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Lecture 14 Neoplasia II – Carcinogenesis

1) Know the difference between initiation and promotion and between direct and
   indirect chemical carcinogens.
   Tumor Initiation – an irreversible, additive process involving the single
   subcarcinogenic application of a chemical or physical agent, which may be a direct or
   indirect carcinogen and cannot cause cancer by itself.
   Tumor Promotion – a reversible process involving multiple applications of a
   promoting agent, which is not carcinogenic. Promoters all induce cellular
   proliferation and clonal expantion of initiated cells.
   A complete carcinogen initiates and promotes.
   Direct chemical carcinogens – do not require metabolic action.
   Indirect chemical carcinogens – require metabolism to produce ultimate carcinogen;
   generally performed by the cytochrome P-450 mono-oxygenase system.
2) Know chemical carcinogens that have been associated with specific types of
Chemical Carcinogen                            Types of Cancer
Direct Acting alkylators
Polycyclic aromatic hydrocarbons – found in
cigarette smoke, animal fats, smoked meats
Aromatic amines and Azo dyes                   Liver (normally)
β-napthylamine                                 Bladder (transitional cell carcinoma)
Naturally occurring carcinogens
Aflatoxin B1                                   Hepatocellular carcinoma
Nitrosamines and amides – formed in GI tract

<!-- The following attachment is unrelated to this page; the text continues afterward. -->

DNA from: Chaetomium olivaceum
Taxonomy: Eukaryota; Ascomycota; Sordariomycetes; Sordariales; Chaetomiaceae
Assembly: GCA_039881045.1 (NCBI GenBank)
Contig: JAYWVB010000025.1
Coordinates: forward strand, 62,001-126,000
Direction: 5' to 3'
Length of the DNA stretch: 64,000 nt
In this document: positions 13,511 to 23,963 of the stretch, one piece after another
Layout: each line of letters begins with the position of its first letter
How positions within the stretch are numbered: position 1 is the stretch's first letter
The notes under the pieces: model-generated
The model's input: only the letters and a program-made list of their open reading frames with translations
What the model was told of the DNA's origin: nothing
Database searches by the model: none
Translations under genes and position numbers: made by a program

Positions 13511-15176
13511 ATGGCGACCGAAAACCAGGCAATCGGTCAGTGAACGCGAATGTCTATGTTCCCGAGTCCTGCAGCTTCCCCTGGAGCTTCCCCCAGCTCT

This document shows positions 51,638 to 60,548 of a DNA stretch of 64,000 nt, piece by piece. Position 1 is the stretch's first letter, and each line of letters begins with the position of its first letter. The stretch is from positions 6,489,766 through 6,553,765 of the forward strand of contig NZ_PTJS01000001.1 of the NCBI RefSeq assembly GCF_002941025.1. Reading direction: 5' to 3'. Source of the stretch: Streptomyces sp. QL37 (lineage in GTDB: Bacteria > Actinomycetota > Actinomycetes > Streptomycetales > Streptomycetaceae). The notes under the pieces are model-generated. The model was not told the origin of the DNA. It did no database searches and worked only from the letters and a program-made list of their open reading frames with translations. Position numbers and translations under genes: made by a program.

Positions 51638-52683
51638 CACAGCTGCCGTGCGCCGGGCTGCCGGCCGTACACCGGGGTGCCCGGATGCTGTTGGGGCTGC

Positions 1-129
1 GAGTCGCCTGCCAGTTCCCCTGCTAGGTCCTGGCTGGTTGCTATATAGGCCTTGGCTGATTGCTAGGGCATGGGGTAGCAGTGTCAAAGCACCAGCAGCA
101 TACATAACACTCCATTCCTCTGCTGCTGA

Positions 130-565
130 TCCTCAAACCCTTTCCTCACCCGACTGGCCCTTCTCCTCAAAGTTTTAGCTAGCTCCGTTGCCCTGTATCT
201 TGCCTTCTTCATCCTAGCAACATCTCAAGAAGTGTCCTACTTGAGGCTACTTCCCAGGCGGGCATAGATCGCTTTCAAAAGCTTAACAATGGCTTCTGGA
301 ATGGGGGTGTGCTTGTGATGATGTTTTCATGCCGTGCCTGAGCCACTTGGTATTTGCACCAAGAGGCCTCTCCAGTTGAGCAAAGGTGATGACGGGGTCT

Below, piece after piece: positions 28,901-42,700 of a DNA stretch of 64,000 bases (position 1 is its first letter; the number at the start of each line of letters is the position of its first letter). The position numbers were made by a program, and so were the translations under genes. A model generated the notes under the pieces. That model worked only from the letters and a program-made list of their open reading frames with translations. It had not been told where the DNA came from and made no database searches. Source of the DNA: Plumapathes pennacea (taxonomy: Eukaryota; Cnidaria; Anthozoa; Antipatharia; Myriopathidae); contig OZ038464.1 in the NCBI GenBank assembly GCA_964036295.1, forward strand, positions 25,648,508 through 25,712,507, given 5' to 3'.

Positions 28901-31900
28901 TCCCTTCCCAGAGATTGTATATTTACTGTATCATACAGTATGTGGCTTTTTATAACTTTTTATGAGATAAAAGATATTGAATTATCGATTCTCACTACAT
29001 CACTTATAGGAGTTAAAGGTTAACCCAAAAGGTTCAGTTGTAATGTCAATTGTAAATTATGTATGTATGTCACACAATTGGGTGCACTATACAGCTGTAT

Asbestos                                       Bronchogenic carcinoma, mesothelioma, and
                                               GI carcinoma
Cigarette smoke                                Lung cancer and others
Vinyl chloride                                 Hemangiosarcoma (liver of factory workers)
Metals – Chromium, Nickel                      Lung cancer
3) Know the types of cancer associated with exposure to UV and ionizing radiation.
   a. Ultraviolet Rays
      - UVA (320-400nm) once thought to be harmless; now believed carcinogenic
      - UVB (280-320nm) responsible for risk of squamous cell, basal cell, and
          malignant skin cancer.
      - UVC (200-280nm) mutagenic but filtered by ozone.
   b. Ionizing radiation
      - Electramutagenic: gamma rays, x-rays
      - Particulate – alpha & beta particles, protons, neutrons (A-bomb survivors).
4) Appreciate the role of specific microorganisms (HPV, EBV, HBV, KSHV,
   HTLV1 and helobacter pylori) in carcinogenesis.
   a. Human papillomavirus (HPV) – 85% of invasive squamous cell carcinomas have
      DNA sequences of HPV 16, 18, and 31. HPV-6 and 11 (genital warts) are low
      risk. HPV-16 and 18 act by protein E7 (binds Rb tumor suppressor) and protein
      E6 (binds and helps degrade p53).
b. Epstein Barr virus (EBV) – herpes family virus associated with Burkitt
   lymphoma, B-cell lymphoma in immunosuppressed patients, some Hodgkin
   lymphoma, and nasopharyngeal carcinoma. Binds CD21 receptor.
c. Hepatitis B virus (HBV) – leading carcinogenic virus associated with
   hepatocellular carcinoma through chronic injury and viral proteins (HBx).
d. Kaposi Sarcoma Herpes Virus (KSHV) – causes Kaposi Sarcoma in AIDS
   patients by releasing p53 inhibitors and homologues of IL-6 and cyclin D.
e. Human T-cell leukemia virus type 1 (HTLV1) – associated with T-cell leukemias
   and lymphoma contracted through sex, blood, and breast milk.
f. Helicobacter pylori – associated with gastric carcinoma (>80%), antibiotics
   reduce risk by half.

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